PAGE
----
Congressional Research Service: Federal Response to Drought in California: An Analysis of S. 2198 and H.R. 3964: ” … This report discusses the similarities and differences between two bills that have been passed by their respective chambers: H.R. 3964, which passed the House on February 5, 2014; and S. 2198, which passed the Senate on May 22, 2014. H.R. 3964 and S. 2198 have few similarities in their specific approaches to addressing drought conditions in California; however, to different degrees, they both aim to provide more water for users that receive water from the CVP and SWP. The primary thematic similarity shared between the bills is to authorize or direct activities that would attempt to increase water supplies for users while, in some cases, decreasing or meeting the minimum water needs of the environment (e.g., fish and wildlife, and water quality). ... ” Read the report from Congressional Research Service here: Federal Response to Drought in California: An Analysis of S. 2198 and H.R. 3964
Historic Clean Water Act settlement will prevent millions of gallons of sewage discharges into San Francisco Bay: “The U.S. Environmental Protection Agency today announced a Clean Water Act settlement requiring the East Bay Municipal Utility District (EBMUD) and seven East Bay communities to conduct extensive system repairs aimed at eliminating millions of gallons of sewage discharges into San Francisco Bay. Under today’s agreement, EBMUD and the communities will assess and upgrade their 1,500 mile-long sewer system infrastructure over a 21-year period. The work is expected to cost approximately $1.5 billion. The entities will pay civil penalties of $1.5 million for past sewage discharges that violated federal environmental law. … ” Read more from the Environmental Protection Agency here: Historic Clean Water Act settlement will prevent millions of gallons of sewage discharges into San Francisco Bay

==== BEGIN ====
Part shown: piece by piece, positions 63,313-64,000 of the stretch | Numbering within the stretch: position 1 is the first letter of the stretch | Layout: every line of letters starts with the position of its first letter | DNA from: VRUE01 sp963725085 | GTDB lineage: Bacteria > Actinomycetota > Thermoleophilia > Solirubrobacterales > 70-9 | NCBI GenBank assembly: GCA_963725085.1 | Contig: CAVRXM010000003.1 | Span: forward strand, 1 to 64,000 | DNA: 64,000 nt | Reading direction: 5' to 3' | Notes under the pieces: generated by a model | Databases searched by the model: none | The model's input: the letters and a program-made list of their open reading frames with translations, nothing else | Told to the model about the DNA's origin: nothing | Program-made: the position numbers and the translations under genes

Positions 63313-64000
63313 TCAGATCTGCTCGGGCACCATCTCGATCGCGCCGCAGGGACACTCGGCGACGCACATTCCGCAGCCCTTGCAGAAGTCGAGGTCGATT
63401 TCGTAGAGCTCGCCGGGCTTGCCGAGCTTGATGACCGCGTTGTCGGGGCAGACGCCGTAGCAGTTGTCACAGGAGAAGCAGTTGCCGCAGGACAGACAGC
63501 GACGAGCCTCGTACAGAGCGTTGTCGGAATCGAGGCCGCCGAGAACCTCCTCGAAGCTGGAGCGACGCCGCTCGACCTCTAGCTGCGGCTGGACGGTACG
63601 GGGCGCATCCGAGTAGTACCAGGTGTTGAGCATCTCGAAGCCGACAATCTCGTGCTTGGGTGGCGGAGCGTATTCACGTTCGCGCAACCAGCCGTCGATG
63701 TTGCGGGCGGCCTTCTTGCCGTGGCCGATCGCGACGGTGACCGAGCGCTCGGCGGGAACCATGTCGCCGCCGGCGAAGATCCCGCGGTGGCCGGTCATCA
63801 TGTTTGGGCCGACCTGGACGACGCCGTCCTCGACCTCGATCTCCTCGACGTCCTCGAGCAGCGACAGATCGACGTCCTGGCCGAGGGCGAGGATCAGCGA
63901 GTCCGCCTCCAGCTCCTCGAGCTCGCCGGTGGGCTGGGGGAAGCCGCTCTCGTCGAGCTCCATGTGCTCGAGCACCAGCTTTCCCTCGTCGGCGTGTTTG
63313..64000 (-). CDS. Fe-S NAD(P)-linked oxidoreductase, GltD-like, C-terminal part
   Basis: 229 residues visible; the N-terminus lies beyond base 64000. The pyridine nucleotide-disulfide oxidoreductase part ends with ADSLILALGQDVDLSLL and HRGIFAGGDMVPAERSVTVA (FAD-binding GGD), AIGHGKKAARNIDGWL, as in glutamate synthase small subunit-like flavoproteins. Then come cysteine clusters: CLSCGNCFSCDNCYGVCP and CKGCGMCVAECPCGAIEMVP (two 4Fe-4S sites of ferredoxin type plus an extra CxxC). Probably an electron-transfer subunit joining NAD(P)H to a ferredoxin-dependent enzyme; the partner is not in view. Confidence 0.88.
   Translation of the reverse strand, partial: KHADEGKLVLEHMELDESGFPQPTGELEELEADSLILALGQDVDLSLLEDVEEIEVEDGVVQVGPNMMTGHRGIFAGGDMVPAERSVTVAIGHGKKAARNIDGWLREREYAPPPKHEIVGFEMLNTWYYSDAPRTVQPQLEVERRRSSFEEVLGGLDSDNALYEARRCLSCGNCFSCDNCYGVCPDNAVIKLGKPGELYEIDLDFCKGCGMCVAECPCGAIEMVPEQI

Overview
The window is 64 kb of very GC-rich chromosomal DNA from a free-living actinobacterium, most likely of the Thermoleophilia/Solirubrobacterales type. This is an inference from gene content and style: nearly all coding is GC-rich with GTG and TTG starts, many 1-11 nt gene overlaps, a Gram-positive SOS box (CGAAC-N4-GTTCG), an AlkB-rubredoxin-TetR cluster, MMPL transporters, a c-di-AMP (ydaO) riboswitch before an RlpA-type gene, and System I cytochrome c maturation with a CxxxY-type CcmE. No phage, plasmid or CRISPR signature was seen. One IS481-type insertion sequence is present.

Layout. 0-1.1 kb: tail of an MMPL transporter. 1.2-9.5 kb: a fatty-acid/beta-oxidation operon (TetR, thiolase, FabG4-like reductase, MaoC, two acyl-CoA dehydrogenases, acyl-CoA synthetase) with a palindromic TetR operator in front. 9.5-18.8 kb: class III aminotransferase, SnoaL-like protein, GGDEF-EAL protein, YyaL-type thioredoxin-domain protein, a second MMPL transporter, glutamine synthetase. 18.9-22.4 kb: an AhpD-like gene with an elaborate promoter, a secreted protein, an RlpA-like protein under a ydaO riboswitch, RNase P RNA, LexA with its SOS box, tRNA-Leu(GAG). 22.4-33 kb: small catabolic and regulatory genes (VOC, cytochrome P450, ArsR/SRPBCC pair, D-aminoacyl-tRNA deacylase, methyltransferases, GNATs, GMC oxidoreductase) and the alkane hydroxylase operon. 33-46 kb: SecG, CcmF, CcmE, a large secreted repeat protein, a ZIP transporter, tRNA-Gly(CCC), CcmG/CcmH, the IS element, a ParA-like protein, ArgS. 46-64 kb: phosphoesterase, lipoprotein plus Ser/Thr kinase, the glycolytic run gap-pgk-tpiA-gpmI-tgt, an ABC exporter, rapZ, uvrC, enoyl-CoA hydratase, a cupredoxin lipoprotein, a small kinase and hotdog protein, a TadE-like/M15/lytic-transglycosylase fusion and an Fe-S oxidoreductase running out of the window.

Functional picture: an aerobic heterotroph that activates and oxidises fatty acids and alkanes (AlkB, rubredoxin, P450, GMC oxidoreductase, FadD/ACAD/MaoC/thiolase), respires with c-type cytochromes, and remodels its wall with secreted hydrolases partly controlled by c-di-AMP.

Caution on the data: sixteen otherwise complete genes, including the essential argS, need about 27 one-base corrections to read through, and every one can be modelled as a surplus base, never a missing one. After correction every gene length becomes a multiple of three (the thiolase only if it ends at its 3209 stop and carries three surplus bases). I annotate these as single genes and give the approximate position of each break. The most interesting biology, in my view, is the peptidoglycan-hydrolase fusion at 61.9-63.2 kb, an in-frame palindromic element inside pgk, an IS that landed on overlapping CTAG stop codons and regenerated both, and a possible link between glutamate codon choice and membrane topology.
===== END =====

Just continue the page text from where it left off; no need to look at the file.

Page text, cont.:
Lower American River Salmonid Spawning and Rearing Habitat Restoration Project to Begin in Nimbus Basin: “The Bureau of Reclamation, in partnership with the U.S. Fish and Wildlife Service, the Water Forum, and the California Department of Fish and Wildlife, will begin work on the 2014 American River Salmonid Spawning and Rearing Habitat Restoration Project in early August. This seventh year of the Project continues the work of improving spawning and rearing habitat for steelhead trout and Chinook salmon in the lower American River. Much of the existing spawning habitat consists of large rocks and fine sediment that reduces the ability for the fish to construct redds (nests) and may reduce the number of eggs surviving and emerging as juvenile fish from the redds. A 350-yard-long side channel will be excavated along the south side of the river in the Nimbus Basin, and spawning gravel will be added to the main river channel. … ” Continue reading from the Bureau of Reclamation here: Lower American River Salmonid Spawning and Rearing Habitat Restoration Project to Begin in Nimbus Basin